The first year of higher education can be a make-or-break moment for many students. Those who stay consistently enrolled at an institution of higher education (IHE) during their first year have set themselves up for success based on research; students who “stop out” at some point during their first year by pausing enrollment are at risk of falling behind and joining the 15.2 percent of adults in Tennessee who have some college, no degree.

Once students have started their higher education journey, how can state and local leadershelp them stay continuously enrolled and make steady progress toward their goals?

The first meeting of the 2019-20 Complete Tennessee Leadership Institute (CTLI) took place in Nashville and focused on equity and quality of access to higher education. During the second meeting in Memphis, policy discussions focused on the theme of supporting postsecondary student success. Over the course of the two-day Memphis convening, members of the cohort rolled up their sleeves to listen, learn, and discuss potential solutions for supporting students to equitable higher education outcomes.

In order to make progress toward the Drive to 55 statewide postsecondary attainment goal, policymakers, education and workforce professionals, community advocates, and state and local leaders must encourage Tennesseans from diverse backgrounds to pursue higher education. Once enrolled, these diverse populations require different supports from IHEs as well as state and local agencies and organizations. These supports are especially important for certain student populations, such as first-generation students, who may be unsure of how to navigate the unfamiliar higher education space, and adult learners, who may be reengaging with a higher education system they don’t recognize.

The sessions on day one focused on transformative work at Southwest Tennessee Community College to best serve the needs of students in Memphis, the role that advising can have in college student success, and how to ensure that individuals have the right supports at the right place and time during transitions from middle grades to and through postsecondary and career. Additionally, during a fireside chat, SCORE board member Carolyn Chism Hardy described how education and mentorship had shaped her life. As a successful businesswoman and community leader, she now pays it forward by working to ensure that Memphians have access to good jobs.

As Tennessee looks to build on existing policies for higher education student success, higher education leaders and policymakers may consider adopting strategies to support and guide students to persistence both during their first year of higher education and as they transfer between institutions. Strategies may include:

  • Near-peer mentorship, in which recent college graduates provide one-on-one support to enrolled students;
  • In-depth high school counseling, such as the direct support that the Ayers Foundation provides to students in 10 different high schools;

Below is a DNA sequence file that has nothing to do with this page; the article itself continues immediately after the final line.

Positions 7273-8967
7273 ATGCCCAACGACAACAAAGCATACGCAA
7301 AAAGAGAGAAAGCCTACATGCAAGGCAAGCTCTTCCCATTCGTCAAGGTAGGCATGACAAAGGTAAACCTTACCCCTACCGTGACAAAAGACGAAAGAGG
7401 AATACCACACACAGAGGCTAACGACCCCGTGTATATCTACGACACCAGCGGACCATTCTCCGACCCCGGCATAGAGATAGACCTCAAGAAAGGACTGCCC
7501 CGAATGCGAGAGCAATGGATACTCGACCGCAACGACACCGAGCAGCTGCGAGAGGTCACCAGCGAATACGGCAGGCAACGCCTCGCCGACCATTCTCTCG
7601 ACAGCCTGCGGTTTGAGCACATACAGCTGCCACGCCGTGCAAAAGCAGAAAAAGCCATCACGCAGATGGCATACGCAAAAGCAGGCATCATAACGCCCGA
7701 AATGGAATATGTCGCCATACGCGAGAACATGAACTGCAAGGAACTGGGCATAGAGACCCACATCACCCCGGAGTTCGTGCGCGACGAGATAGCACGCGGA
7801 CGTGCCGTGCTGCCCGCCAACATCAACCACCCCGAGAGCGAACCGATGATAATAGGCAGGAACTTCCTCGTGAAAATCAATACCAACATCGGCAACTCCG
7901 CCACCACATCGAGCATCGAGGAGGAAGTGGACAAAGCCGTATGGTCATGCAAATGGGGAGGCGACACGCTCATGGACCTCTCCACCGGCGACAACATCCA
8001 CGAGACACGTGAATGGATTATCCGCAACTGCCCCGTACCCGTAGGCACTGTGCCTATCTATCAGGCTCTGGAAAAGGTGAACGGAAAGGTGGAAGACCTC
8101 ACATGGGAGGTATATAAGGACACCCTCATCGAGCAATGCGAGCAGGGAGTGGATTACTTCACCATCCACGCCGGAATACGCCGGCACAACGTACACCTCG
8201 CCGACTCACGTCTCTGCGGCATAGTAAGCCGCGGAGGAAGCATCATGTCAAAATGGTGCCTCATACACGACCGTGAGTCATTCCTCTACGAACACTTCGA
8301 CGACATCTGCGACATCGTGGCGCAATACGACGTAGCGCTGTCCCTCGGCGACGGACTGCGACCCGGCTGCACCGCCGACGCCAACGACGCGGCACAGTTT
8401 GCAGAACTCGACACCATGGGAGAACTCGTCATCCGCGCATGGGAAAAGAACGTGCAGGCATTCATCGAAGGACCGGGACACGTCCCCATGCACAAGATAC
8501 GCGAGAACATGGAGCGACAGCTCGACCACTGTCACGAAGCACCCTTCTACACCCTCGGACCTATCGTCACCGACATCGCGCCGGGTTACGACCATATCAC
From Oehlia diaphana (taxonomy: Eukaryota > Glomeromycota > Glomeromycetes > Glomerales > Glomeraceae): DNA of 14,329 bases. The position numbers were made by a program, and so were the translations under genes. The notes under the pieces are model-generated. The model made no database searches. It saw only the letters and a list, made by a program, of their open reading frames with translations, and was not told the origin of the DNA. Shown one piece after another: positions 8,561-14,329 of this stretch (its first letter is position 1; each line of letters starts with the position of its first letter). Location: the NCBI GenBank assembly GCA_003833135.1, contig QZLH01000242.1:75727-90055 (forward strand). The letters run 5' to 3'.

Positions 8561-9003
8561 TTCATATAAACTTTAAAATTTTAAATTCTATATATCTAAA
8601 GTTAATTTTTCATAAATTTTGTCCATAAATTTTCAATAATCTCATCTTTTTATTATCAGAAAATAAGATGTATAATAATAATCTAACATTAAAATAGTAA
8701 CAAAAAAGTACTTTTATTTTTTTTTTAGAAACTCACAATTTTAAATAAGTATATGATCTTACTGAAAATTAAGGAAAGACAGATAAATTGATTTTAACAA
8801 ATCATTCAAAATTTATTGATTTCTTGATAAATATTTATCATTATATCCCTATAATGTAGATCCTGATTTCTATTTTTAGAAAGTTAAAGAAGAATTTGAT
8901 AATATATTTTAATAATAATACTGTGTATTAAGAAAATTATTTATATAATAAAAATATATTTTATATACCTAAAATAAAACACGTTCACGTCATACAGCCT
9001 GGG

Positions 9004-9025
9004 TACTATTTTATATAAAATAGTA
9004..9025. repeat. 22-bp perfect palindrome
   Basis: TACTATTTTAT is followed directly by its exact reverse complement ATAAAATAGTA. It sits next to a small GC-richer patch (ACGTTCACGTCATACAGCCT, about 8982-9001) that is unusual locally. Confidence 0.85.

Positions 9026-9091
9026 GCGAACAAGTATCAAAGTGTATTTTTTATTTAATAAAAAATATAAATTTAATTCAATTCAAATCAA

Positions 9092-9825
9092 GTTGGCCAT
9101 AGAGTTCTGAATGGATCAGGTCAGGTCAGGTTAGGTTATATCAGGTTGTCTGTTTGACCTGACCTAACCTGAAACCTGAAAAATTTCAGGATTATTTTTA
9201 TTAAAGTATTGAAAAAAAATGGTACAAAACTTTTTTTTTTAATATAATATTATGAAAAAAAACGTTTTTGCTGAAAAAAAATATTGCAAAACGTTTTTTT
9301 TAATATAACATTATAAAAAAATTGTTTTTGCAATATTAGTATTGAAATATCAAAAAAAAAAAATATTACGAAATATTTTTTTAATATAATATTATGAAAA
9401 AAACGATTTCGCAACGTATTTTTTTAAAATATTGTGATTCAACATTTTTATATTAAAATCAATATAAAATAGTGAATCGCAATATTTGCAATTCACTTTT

• Intentional college and career pathways; and
  • Increasing institutional focus on prioritizing equity, improving processes and procedures, and focusing on high-quality teaching.

The second day included perspectives from administrators and students who shared how support resources allowed them to persist in postsecondary. Student panelists noted that student groups, mental health counseling, and student affairs professionals helped them to thrive in college. Involvement with campus clubs and activities also made them more likely to persist through completion.

The convening closed with a powerful look at data and strategies for strengthening Tennessee transfer and dual enrollment student outcomes from research conducted by the Community College Research Center at Columbia University. The data, taken from the National Student Clearinghouse, makes it clear that state and IHE leaders can do a better job of helping students who transfer from a community college to a four-year institution succeed. Dr. Davis Jenkins stressed that developing guided pathways for transfer students, which often requires a top-to-bottom redesign of how IHEs operate, can ensure that every program prepares students for good jobs and further education.

While Tennessee has room for improvement, we have leaders who are speaking out about the need to better support students to persist in higher education. As a state, we can work backward from our goal for all students to attain economic prosperity to help identify the steps to achieve that goal at a systematic level. We should build upon our foundation in Tennessee to ensure that every student has supports at each transition point in their educational journey.

Samantha Gutter is senior director of postsecondary impact at SCORE. Patrick Sims is director of policy and research at The Hunt Institute.

SCORE and The Hunt Institute are now accepting nominations for the fifth cohort of the Complete Tennessee Leadership Institute. The nomination window is open through April 17, 2020. Self-nominations are welcome. 

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